Tougher border security is at the heart of the debate that's led to a government shutdown, now more than three weeks old. But some immigration-related federal contracts in New Hampshire are going unpaid.
Raymond Bower is administrator for Strafford County. The Department of Corrections there has an ongoing contract with U.S. Immigration and Customs Enforcement to board immigration detainees in Dover.
"We received a letter -- a very nice letter -- saying you know, I'm sorry, due to the shutdown, we can't pay you," Bower says.
So far the county is only out its payment for the month of December. But that amounts to more than $236,000.
Bower says they house an average of about 100 ICE detainees a day. Those held at the Dover facility could be arrested in New Hampshire or in other New England states like Vermont and Maine.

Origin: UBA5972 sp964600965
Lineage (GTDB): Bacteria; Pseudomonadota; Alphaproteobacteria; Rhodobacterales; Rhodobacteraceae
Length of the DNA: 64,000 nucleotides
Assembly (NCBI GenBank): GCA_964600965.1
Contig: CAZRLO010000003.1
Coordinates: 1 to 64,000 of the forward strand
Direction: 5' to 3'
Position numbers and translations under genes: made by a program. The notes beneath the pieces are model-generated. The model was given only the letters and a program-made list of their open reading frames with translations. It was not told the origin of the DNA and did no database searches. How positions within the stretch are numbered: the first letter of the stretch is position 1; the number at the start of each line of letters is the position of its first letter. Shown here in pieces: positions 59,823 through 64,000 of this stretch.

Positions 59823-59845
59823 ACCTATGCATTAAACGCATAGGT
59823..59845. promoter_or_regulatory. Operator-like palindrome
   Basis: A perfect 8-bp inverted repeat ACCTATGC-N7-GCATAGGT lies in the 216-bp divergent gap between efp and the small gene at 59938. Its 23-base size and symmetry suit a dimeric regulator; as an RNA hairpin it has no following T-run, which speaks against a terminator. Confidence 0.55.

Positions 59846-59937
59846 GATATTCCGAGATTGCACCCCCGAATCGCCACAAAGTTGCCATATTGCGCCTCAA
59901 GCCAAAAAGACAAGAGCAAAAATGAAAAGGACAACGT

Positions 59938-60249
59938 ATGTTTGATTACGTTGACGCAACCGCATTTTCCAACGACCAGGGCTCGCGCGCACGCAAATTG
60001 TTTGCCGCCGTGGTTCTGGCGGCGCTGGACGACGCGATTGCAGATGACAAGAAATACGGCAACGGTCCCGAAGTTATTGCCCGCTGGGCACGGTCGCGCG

Bower says Strafford County has also not received payment for their contract with the U.S. Marshals to house their detainees. That outstanding amount is more than $420,000.
Bower hasn't done any projections as to when the non-payment of ICE contracts would begin to affect daily operations.
“Maybe I'm naive but I honestly thought the shutdown would be over by now," Bower says.